Game of the Month Feb. (Runner-up) - For Honor

Format(s): PS4, Xbox One, PC

Live by the sword, die by the sword, repeat with fervid excitement. For Honor has perfected the art of weighty melee combat, pitting history's most distinguished warriors - Knights, Vikings, and Samurai - against each other in large- and small-scale conflicts. Its team-based and one-on-one duels match the depth of a full-on fighting game, where mastering your favorite class and learning their best combos and matchups is essential to your PvP success. You might need a little while to come to grips with the somewhat overwhelming UI, gear system, and online metagame, but it's all worth it when you're savagely executing a foe you've handily slashed to ribbons. Competitive multiplayer is absolutely For Honor's focus, but its single-player campaign boasts some awe-inspiring battles and actually tells a halfway decent story. If melee duels are your thing, be they honorable clashes or comically chaotic scraps, For Honor was made just for you. Lucas Sullivan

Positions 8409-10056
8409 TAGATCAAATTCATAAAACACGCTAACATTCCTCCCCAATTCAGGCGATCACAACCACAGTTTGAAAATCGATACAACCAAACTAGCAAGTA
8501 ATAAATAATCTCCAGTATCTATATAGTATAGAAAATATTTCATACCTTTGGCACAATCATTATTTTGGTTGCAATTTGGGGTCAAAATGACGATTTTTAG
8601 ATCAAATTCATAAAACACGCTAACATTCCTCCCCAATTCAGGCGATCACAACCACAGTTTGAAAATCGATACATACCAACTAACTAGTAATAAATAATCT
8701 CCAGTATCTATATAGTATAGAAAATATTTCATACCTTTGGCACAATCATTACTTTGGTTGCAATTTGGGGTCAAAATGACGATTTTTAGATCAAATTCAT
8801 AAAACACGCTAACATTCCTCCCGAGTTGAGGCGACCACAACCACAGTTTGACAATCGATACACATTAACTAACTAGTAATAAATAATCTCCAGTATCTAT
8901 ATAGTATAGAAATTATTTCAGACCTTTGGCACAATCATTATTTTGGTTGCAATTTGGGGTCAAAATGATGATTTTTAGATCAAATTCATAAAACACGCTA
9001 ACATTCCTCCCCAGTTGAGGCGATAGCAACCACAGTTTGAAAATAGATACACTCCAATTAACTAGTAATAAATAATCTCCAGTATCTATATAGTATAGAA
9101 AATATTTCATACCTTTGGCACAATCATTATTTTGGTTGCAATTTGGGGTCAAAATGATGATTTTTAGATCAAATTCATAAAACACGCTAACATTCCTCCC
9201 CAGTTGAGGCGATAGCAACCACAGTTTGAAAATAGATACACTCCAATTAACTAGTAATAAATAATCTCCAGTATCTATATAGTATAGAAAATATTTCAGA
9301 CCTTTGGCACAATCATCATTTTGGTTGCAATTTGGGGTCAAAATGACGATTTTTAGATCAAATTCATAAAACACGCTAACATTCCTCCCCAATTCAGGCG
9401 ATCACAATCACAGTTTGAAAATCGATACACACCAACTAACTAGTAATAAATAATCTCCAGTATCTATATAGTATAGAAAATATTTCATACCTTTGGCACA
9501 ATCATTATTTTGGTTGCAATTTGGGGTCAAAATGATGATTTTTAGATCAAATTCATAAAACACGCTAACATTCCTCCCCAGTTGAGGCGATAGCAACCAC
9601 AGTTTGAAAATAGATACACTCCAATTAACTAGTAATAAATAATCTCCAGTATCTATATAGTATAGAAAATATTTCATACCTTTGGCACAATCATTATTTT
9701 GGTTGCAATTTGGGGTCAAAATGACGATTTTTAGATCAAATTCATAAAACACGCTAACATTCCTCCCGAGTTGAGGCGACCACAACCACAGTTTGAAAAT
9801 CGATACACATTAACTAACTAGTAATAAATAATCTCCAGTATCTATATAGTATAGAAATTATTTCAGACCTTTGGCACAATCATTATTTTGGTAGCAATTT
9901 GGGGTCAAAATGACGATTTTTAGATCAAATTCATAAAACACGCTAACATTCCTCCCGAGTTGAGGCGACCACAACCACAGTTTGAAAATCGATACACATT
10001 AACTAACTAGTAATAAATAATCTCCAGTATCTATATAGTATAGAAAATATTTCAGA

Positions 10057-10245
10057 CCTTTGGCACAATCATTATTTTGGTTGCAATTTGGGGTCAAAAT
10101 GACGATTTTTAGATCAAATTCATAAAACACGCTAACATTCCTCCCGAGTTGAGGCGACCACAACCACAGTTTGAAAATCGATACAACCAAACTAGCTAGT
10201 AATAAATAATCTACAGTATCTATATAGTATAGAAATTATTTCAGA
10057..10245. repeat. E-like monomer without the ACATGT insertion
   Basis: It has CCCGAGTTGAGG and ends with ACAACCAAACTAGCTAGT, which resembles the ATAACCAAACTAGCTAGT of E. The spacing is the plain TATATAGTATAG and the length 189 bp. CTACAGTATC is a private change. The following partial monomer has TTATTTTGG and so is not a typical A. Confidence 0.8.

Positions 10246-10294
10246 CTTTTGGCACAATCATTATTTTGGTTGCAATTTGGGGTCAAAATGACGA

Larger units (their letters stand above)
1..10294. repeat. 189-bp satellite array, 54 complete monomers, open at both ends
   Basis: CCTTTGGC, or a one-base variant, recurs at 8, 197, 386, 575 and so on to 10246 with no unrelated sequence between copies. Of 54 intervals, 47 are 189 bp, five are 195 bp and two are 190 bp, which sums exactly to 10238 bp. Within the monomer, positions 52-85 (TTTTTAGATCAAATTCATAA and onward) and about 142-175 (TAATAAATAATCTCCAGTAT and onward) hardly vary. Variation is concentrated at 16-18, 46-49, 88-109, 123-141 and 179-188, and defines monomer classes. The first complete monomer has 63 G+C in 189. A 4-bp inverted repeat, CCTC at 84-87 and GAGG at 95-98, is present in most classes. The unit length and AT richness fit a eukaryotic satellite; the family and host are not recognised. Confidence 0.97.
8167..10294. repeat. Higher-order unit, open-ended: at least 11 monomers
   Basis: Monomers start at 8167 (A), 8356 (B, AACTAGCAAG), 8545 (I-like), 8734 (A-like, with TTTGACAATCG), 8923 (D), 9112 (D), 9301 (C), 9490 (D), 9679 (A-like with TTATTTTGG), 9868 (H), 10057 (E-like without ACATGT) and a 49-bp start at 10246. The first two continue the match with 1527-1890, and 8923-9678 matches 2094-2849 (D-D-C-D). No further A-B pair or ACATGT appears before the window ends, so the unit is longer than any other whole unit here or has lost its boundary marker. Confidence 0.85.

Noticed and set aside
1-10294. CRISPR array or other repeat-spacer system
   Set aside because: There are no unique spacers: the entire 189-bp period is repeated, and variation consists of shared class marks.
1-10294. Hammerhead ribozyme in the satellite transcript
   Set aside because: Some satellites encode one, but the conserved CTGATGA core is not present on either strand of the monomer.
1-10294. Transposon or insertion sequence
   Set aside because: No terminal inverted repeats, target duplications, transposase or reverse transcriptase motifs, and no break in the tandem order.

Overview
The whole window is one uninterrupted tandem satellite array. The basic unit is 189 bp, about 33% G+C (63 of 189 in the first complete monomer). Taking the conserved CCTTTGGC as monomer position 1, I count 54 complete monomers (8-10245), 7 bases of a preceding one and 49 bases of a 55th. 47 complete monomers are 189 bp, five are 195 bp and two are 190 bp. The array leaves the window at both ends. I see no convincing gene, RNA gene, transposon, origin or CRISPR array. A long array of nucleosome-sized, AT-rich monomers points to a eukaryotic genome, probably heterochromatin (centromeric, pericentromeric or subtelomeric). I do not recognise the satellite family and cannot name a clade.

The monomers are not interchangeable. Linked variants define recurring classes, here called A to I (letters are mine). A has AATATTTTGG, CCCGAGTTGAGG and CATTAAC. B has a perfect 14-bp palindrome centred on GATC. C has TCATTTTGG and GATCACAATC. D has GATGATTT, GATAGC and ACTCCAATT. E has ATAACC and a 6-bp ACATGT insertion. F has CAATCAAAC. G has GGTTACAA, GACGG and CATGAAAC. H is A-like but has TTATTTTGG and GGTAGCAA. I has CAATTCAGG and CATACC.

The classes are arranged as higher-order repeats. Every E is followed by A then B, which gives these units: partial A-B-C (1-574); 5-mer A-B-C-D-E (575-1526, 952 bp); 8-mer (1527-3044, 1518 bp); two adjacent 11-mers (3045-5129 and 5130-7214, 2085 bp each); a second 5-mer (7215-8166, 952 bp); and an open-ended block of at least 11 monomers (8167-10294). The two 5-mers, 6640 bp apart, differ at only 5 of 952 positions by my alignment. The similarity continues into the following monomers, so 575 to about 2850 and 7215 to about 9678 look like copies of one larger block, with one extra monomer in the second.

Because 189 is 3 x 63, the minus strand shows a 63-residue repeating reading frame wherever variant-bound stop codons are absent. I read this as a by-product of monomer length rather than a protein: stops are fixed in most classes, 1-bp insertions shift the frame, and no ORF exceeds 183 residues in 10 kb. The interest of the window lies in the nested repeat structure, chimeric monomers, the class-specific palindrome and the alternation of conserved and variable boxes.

Game of the Month Feb. (Winner) - Horizon: Zero Dawn

Format(s): PS4

Somehow when I’m playing Horizon: Zero Dawn, I don’t mind getting ripped to shreds by a giant robotic crocodile. Its white scales shimmering in the sun, light glinting off the solar panels jutting out from its back, the fluid animation taken straight from nature documentaries - its careful, considered design is the perfect metaphor for Horizon’s impeccable world. Saturated with lore, quests, and (above all) robots, there’s plenty to keep you busy. Try your hand at some detective work using your Focus by taking Aloy into settlements, uncovering how humans are surprisingly familiar despite the time gap. If the sight of those mechanical animals gets your arrow-hand itching, timed hunting challenges await in the wilderness. There you can pick apart each machine using tactics you’ve learnt over your travels, turning the previously chaotic scramble for survival into a strategic dismemberment. A must-own for anyone with a PS4 and a strong incentive to buy the console, Horizon is gobsmackingly good. Buy it. Play it. Love it. Zoe Delahunty-Light

Game of the Month Jan. (Runner-up) - Yakuza 0

Format(s): PS4